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Amazon cloud fell from sky after botched network upgrade

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Clouds as dominos

This caused a kind of domino effect. The EBS cluster couldn't handle API requests to create new volumes, and as these requests backed up in a queue, it couldn't handle API requests from other availability zones. At 2:40 am, engineers disabled all requests to create new volumes in the affected availability zone, and ten minutes later, the company said, requests from other zones were operating normally.

But then EBS nodes in the affected zone started failing, and at about 5:40 am, this again caused problems in other zones. Amazon said that within about 3 hours, engineers began to lower error rates and latencies in those other zones and that by 12:04 pm, they had isolated the problem in the original zone. For about 11 hours that morning, users were also unable to launch new EBS-backed EC2 instances in the affected zone.

Just after noon, about 13 per cent of EBS volumes in the original zone remained "stuck" and EBS APIs remained disabled. By 12:30pm on April 22 (the next day), all but 2.2 per cent of EBS volumes were restored. By 2 pm on April 24, all but 0.07 per cent was restored, and these, Amazon said, won't be restored. The company did not explain why.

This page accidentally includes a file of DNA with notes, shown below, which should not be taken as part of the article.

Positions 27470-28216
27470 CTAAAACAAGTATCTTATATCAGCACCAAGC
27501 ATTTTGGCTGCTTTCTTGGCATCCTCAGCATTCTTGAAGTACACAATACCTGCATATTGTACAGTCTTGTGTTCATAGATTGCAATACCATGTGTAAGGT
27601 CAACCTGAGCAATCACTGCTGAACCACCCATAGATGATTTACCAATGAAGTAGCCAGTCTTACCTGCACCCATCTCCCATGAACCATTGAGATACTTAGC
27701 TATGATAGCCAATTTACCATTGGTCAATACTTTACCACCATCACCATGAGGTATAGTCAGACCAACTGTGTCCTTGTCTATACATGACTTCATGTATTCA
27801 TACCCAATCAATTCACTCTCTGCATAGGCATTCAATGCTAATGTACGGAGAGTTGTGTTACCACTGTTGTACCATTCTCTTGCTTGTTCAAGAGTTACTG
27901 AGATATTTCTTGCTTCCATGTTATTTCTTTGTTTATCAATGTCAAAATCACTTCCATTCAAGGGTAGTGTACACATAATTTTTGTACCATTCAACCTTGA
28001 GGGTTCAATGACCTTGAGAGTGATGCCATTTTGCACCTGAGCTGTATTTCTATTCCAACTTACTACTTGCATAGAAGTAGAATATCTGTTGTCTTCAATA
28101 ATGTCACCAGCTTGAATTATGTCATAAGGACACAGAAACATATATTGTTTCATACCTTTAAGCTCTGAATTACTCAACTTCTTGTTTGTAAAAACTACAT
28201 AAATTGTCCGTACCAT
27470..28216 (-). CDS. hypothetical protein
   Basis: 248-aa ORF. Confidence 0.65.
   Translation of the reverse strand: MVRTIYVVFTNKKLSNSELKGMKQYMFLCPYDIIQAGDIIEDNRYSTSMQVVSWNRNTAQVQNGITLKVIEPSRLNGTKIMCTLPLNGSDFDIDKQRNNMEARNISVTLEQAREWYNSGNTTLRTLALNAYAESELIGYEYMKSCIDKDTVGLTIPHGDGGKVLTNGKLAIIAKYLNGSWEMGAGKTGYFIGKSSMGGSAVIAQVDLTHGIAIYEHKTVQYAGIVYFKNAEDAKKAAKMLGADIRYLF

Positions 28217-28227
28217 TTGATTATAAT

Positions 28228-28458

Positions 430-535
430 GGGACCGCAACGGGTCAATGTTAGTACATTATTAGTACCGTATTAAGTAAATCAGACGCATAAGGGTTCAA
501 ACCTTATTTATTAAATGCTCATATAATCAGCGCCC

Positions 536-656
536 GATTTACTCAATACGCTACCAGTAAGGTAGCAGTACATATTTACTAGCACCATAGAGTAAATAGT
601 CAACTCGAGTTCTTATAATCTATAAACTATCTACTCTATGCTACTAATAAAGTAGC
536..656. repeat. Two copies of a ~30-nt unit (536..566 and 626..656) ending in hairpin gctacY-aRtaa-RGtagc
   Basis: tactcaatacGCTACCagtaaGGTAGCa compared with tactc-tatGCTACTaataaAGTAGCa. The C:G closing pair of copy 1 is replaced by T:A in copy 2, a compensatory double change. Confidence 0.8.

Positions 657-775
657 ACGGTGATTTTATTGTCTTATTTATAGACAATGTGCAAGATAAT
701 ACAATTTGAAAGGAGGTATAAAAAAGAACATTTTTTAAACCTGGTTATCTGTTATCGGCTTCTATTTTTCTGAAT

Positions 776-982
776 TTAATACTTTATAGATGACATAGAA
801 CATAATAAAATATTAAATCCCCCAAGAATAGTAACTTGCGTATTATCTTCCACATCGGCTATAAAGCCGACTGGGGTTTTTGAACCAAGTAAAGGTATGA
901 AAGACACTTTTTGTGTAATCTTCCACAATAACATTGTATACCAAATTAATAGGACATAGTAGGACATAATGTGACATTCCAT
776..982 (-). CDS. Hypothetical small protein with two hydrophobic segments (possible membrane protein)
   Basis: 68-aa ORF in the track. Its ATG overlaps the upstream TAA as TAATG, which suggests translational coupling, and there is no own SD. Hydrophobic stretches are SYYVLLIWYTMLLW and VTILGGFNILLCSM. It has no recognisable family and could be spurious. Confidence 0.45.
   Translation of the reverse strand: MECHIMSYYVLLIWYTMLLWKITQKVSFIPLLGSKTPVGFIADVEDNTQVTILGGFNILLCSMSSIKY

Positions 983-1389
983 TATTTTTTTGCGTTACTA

The outage also affected Amazon's Relational Database Service (RBS), as RBS relies on EBS for storage.

Amazon said it will automatically provide customers with 10 days of credit to equal to 100 per cent of their usage of EBS volumes, EC2 instances and RDS database instances that were running in the affected availability zone at the time of the outage. It did not mention credits for services operating in the other availability zones.

The company did say that availability zones are physically separate from each other, but did not elaborate. It's unclear whether they're in separate data centers. In the post mortem, the company also said it intends to improve the design of the availability zones so that an EBS outage like this cannot spread from one zone to another.

Amazon also promises to expose additional APIs that will allow customers to more easily determine whether their instances are affected by an outage. This move was applauded by FathomDB's Santa Barbara, but he believes that the world should consider alternatives to Amazon, which pioneered the infrastructure cloud market and controls the largest market share.

"Amazon has been open about admitting to failure, and has promised to expose more of the private APIs so that customers and partners can be better able to help themselves in future outages, without relying on AWS to do so," he said.

"This is reassuring, though I believe that in the long term customers will be looking at other cloud operators and technologies, for redundancy and different philosophies in terms of timely and open customer communication, but also in terms of relying on well-understood technologies and on the broader community of engineering talent rather than just those at AWS." ®

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